We’ve been house-hunting, an experience I never liked in Canada. In Copan Ruinas, it’s so baffling it transcends unpleasantness.
For starters, there’s no simple way to look for places here. There’s no local paper or bulletin boards with apartment-to-rent ads. A handful of places have “Apartmento se renta” signs tacked up on doors, but not many.
The standard method is to ask anyone you can think of if they know of a place to rent, generally in Spanish, adding a layer of complexity. We’ve asked at the language school, in hotels and restaurants, called the local bilingual school that hosts teachers from North America, and asked the women running pulperias - the ubiquitous corner stores - in areas that looked promising.That’s part of the challenge - figuring out which areas look promising.
The first criteria is security. Copan, I stress again, is safe. But people are poor and every house has bars of some kind - often decorative - on the windows to prevent break-ins. As gringos, we’ll be presumed (not inaccurately in this conext) to be rich, and sometimes we’ll be away from home for a few days. Our new home needs to have good locks, a decent neighbourhood and, ideally, neighbours who will keep an eye on the place when aren’t there.
Then there’s the giant difference in basic standards between Canada and Honduras. We don’t want to live as if we were in Canada, even if we could afford it on a Cuso budget. It seems rude to come here and live way better than the people Jody will be working with, and foolish to live in a bubble that prevents us from understanding the place and the people who live here.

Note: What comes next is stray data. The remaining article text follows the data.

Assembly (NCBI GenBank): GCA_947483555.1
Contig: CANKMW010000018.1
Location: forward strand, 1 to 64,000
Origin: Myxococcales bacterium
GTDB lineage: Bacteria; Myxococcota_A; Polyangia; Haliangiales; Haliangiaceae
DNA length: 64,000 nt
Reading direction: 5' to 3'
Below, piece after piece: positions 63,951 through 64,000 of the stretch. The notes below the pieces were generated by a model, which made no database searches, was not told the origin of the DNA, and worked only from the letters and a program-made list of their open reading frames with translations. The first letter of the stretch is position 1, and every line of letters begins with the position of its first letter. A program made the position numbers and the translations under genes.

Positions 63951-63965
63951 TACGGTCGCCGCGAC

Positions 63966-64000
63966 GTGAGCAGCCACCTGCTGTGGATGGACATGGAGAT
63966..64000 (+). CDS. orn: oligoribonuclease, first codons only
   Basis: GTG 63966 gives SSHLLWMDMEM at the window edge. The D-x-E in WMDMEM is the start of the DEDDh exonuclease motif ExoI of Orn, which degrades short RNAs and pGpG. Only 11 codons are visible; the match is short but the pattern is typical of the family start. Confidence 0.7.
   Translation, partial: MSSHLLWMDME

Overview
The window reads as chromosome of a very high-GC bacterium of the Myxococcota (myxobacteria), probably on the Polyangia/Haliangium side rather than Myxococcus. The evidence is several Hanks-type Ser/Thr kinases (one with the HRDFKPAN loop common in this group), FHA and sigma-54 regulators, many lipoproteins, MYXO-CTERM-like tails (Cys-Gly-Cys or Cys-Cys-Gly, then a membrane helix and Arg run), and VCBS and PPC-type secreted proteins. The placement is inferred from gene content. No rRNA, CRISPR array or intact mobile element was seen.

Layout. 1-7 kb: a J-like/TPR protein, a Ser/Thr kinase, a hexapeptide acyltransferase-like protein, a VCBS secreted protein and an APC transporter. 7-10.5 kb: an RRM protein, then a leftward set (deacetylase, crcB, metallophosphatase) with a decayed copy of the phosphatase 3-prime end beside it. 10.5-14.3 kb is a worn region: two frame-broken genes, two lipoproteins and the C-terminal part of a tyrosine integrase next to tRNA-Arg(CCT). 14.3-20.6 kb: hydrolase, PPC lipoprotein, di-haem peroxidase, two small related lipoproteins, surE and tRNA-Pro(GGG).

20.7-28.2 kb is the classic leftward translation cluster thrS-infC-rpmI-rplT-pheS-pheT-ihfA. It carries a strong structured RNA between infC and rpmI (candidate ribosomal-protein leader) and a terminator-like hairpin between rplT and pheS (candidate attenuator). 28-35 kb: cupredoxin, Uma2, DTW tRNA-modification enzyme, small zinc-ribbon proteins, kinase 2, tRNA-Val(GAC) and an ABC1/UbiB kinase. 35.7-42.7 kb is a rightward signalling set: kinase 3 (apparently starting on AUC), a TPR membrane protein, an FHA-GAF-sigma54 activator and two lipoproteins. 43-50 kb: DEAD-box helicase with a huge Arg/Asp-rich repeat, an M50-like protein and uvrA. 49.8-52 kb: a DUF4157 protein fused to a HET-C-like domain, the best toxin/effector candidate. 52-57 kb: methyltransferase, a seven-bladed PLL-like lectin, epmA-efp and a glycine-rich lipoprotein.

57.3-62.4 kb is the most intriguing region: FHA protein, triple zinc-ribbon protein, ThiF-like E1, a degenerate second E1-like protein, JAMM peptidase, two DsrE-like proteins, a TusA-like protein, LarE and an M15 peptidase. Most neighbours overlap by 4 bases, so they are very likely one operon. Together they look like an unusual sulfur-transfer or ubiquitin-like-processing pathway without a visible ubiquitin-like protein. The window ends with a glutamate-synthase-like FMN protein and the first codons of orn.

But housing here tends to be really basic. Partly, that’s simply a matter of money. Most people don’t have much. But there are also different cultural values. Decoration - even family pictures - is sparse to non-existent. There’s a tolerance for a lack of privacy that we don’t have. And things that would bug us on a daily basis - a shower head supported by a piece of string tied to the ceiling, bare florescent ceiling bulbs powered by a tangled web of wires and electrical tape, grimy walls - don’t seem to register.
And then there are the surprising issues. The municipal water supply serves most homes three days a week; you need a big enough roof tank to get through the times no water is available.
We’ve looked at half a dozen places, one twice when two different people guided us there. Several have been small - one room, or a room with a bedroom. One was a largish house, but in rough shape. A couple have been furnished, if a set of plastic outdoor chairs and a plastic table count. (Buying furniture presents another set of problems. We’ve found two “furniture stores,” both tiny and with four or five dressers, a couple of beds and two or three sofa, loveseat chair sets.)
Apartments have been cheap. Typically $150 bare, $250 furnished. And there seems to be little between cheap and way basic, and too expensive for us.
We’ve found one promising place, and have a few more to look at. (We stopped in at a German restaurant yesterday and asked about rentals today. They steered us to a house we’re going to look at today.)
And we’ve had a lot of generous help from people.
It matters quite a bit. Copan is beautiful and the people friendly, but we’re strangers in a strange land. A home that’s comfortable and secure is going to be critical on the inevitable days when things seem just a little too crazy.